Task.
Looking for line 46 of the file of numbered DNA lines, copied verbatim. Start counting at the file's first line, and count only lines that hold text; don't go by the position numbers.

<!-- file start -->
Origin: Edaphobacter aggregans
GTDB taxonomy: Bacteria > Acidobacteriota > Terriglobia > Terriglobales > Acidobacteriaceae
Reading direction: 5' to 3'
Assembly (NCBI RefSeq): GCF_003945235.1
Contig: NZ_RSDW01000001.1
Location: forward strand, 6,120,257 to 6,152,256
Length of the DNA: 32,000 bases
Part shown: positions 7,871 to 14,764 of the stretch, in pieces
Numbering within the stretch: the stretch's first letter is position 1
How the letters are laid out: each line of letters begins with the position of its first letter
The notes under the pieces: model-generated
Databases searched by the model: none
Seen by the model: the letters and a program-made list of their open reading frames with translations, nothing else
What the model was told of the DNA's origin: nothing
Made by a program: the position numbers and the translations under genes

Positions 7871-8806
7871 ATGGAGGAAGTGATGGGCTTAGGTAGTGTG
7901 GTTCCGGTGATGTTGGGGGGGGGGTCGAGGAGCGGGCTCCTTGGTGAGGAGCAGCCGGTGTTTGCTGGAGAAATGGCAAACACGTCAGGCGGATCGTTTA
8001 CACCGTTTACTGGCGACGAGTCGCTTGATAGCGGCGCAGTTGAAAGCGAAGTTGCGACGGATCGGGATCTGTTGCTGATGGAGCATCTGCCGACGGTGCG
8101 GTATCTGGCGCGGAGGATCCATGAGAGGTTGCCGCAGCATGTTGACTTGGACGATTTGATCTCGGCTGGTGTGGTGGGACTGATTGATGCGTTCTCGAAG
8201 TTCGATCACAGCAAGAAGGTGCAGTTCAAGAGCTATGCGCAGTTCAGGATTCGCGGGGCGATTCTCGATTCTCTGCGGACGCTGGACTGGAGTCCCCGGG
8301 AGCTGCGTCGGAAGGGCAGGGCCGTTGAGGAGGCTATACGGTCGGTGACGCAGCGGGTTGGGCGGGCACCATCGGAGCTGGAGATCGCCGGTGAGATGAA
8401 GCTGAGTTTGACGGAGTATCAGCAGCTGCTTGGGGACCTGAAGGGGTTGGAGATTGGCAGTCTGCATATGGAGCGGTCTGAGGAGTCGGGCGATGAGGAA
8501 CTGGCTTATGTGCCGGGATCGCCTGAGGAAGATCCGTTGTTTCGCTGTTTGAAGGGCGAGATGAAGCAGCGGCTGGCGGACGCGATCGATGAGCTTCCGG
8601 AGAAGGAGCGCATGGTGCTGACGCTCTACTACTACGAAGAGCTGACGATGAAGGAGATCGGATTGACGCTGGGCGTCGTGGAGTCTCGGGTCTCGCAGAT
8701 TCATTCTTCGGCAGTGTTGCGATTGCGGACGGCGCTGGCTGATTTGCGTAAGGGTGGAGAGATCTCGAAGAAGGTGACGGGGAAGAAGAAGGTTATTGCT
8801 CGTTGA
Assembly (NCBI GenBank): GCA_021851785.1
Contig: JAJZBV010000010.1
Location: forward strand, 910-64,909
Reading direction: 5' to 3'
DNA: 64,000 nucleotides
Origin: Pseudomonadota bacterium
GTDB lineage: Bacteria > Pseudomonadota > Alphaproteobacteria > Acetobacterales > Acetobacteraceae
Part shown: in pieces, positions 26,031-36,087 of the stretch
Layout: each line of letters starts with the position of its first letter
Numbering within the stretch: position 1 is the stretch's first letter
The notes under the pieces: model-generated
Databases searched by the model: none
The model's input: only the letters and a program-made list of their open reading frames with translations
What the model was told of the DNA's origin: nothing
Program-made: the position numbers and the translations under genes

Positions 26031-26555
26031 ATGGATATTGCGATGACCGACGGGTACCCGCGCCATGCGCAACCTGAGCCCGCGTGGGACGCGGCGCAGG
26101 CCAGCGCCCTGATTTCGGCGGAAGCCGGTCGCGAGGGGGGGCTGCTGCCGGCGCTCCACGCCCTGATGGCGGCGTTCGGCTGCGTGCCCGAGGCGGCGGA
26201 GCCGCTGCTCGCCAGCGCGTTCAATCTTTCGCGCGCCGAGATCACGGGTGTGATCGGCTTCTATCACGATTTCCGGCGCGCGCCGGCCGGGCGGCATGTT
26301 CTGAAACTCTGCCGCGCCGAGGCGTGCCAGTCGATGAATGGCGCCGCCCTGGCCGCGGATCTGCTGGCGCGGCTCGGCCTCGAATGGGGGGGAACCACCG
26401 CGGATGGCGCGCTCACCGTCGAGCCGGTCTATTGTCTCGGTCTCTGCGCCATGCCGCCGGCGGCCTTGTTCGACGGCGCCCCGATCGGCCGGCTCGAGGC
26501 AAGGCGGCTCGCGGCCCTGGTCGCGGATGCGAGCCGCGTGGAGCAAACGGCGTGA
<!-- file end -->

26201 GCCGCTGCTCGCCAGCGCGTTCAATCTTTCGCGCGCCGAGATCACGGGTGTGATCGGCTTCTATCACGATTTCCGGCGCGCGCCGGCCGGGCGGCATGTT